Apple cider vinegar surrounding by apples as an example of plant medicines found in your kitchen.

8 Plant Medicines Found in Your Kitchen

You might have plant medicines in your kitchen right now.  Many culinary herbs also have medicinal qualities.  In this fifth post in the Plant Medicine series, we’ll take a look at some of the herbs you might have in your kitchen right now and how to use them.

Here are common plant medicines found in your kitchen:

Plant Medicines Found in Your kitchen:

1. Ginger

Ginger can be used for colds, digestive upsets, in making fire cider and more.  You can find ginger in the produce section. If you haven’t used it before, it’s a weird-looking root, kind of like a potato only odd shaped.

 2.  Garlic

Garlic is another item that’s good for a cold. It’s been called “Natures Antibiotic”.  It can easily be added to your favorite dishes for a “two-fer” of benefits.

  3.  Honey

Honey is a natural kitchen staple that is great for fighting infections, battling seasonal allergies and on minor burns if that’s all you have handy at the time.  It’s easy to add this to tea, oatmeal or other dishes.

Tip:  always buy local if you can. It’s better for dealing with those seasonal allergies plus you’re supporting your neighbors.  

Ginger is shown as one of the 9 plant medicines you might have in your kitchen.

4.  Lemon

Lemon is high in vitamin C. It can be added to your water every day for a little boost of vitamin C.

Tip:  Use real lemons or be sure to read the label if you’re using the bottled kind to be sure that it doesn’t contain any undesirable ingredients.  

 5.  Vinegar

When buying vinegar in the grocery store, be sure to get the organic apple cider kind with the “mother” for the best results. Vinegar can help with a wide variety of issues and it can be used as a base in infusions as well.

Tip:  Leave the other kind of vinegar for your cleaning chores.

6.  Alcohol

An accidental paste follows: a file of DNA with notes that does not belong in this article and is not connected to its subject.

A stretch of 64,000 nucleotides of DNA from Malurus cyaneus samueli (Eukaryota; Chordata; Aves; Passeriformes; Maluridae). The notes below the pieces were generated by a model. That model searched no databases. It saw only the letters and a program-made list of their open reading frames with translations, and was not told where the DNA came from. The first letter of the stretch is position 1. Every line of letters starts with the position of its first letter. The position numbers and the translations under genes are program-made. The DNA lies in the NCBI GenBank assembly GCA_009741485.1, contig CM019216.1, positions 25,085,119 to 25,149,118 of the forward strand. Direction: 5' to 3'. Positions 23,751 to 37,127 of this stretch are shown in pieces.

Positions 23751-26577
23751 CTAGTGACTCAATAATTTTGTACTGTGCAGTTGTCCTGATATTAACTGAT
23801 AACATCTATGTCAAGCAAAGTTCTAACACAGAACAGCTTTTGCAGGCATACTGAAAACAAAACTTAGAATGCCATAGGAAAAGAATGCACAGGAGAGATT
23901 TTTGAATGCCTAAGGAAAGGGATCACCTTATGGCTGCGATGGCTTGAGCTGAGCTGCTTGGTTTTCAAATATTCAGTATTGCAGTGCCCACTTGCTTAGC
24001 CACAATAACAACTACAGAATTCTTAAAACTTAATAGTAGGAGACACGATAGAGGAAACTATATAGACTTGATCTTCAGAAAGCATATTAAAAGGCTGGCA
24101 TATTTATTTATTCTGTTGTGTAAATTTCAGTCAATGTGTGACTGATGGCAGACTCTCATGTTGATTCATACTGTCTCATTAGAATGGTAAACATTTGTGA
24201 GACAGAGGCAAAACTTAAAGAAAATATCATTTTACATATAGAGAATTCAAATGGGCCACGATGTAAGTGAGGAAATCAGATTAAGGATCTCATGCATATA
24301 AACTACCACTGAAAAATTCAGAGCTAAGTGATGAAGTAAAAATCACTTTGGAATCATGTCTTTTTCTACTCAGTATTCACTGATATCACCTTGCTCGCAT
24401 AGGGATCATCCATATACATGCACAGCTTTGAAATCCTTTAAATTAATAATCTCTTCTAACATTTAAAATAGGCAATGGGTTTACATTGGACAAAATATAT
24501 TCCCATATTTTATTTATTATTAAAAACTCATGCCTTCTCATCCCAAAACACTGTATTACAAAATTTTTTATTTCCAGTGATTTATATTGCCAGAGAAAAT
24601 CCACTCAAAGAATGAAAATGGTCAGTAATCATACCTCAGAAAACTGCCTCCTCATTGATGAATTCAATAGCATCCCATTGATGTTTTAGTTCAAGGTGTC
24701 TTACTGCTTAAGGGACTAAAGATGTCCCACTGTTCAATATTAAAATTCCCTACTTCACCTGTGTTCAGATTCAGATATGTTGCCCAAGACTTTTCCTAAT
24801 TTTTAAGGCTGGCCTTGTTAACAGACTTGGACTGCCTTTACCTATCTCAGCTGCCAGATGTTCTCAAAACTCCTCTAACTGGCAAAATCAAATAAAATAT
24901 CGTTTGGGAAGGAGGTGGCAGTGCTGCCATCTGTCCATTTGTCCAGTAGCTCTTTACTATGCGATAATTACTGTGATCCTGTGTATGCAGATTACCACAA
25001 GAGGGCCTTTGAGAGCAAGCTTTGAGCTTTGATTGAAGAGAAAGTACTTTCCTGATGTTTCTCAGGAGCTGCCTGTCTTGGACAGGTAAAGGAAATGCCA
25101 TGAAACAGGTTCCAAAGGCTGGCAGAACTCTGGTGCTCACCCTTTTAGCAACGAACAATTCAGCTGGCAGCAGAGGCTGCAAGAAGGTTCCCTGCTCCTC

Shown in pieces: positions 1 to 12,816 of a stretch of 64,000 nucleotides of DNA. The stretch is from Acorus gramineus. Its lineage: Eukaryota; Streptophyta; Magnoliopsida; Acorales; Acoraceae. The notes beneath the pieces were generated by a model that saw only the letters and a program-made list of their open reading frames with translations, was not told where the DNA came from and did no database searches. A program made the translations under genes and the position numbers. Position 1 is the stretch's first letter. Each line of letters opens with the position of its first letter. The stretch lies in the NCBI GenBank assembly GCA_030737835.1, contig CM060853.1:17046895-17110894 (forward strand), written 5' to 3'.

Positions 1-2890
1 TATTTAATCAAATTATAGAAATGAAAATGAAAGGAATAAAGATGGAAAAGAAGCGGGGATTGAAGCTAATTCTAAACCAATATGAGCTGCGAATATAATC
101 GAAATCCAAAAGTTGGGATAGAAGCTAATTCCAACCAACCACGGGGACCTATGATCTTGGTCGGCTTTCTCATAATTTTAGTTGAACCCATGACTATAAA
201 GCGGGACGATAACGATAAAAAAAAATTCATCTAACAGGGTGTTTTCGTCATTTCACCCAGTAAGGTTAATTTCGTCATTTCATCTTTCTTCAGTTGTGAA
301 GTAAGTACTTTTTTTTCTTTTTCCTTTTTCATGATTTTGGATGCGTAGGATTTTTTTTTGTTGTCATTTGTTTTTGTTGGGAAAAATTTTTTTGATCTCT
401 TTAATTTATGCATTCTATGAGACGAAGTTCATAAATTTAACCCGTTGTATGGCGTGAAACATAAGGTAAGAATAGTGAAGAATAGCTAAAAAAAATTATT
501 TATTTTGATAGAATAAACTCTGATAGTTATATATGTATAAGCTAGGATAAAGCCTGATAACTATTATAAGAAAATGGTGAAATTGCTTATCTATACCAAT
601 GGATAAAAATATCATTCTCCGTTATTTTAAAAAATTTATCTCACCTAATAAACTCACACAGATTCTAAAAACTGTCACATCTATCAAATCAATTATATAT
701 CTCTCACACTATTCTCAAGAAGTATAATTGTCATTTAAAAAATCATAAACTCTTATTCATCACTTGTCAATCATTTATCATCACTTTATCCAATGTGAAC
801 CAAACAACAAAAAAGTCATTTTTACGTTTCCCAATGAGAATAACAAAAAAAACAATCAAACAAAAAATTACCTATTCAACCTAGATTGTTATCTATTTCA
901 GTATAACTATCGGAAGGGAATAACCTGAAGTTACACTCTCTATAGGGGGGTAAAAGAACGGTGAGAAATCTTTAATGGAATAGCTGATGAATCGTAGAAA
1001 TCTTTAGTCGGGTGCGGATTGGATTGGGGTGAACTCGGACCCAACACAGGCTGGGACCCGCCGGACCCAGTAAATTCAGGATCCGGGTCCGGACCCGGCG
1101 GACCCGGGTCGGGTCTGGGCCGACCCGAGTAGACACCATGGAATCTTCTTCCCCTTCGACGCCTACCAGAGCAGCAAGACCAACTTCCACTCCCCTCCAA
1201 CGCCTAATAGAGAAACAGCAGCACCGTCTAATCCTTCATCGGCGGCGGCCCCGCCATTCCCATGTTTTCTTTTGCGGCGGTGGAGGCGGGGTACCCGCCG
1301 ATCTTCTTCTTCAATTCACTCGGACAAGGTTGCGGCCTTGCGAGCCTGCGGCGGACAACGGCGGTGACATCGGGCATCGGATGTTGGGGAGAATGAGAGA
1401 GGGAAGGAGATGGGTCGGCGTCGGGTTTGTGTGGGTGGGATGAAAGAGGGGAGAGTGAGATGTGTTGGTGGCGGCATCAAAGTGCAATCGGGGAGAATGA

Alcohol is the base used to make extracts. Alcohol draws out all the nutrients from the plant and will help to preserve the infused base for many years. The most popular for plant medicine is 100 proof vodka or Everclear. (whatever you choose, it should be at least 100 proof)

Apple cider vinegar surrounding by apples as an example of plant medicines found in your kitchen.

  7.  Oregano

This one appears in almost every kitchen. Oregano can help with a cold. So, if you’re feeling under the weather, food with plenty of oregano and garlic in it might just help you out.

   8.  Olive oil

Olive oil can be used for dry skin or to dilute any essential oil. It can also be an infusion base for fresh herbs.

Tip:  Buy the best quality olive oil you can afford.

 Bonus item:  Herbal Tea Bags

Chamomile, Green Tea, Peppermint, and Black Tea all have healing properties.

Use chamomile for stress, green tea as a booster along with peppermint. The peppermint will also help with a headache. Black tea is always a popular daily choice whether served hot or cold.

Tip:  I always buy organic teas when I can and I add them to my compost when I’m done with them.   This reduces landfill waste and adds nutrients to the compost. 

Summary of Plant Medicines Found in Your Kitchen

Beginning with what you have on hand, like these common plant medicines found in your kitchen, is a great way to build your knowledge as you add things into your herbal apothecary.

It doesn’t require any expensive equipment, it’s easy to do and has many benefits.  I believe these were the underpinnings of the plant medicine practices of our ancestors.  Working with what you have, keeping it simple, and a basic knowledge of what to do.

Experiment with these items by using them in your favorite dinner recipes or in herbal recipes you want to try.

Do you have any of these plant medicines in your kitchen?

Will you be giving them a try?

Did you miss any of the other posts in this series?  You can check them out here:

Post #1 – What is Plant Medicine?  The Basics. 

Post #2 – Learning Plant Medicine for Beginners

Post #3 – Start Your Own Home Apothecary:  Tools & Methods 

Post #4 – How to Make Herbal Infusions 

Post #6 – Plant Medicine to Make in the Fall

Blessed be. 



Be sure to check out these posts too.

12 Types of Witches

What is a Green Witch?

Journey Through the Wheel of the Year: The Sabbats & Themes


Disclaimer:  I’m not a medical doctor, an herbalist or an aromatherapist.  This article isn’t intended to be medical advice. Not all plants are safe to use. Some are toxic and can be deadly.  Others may cause an allergic reaction in some people.  Always consult your doctor, healthcare provider, qualified herbalist or aromatherapist before using any type of plant medicine or essential oil.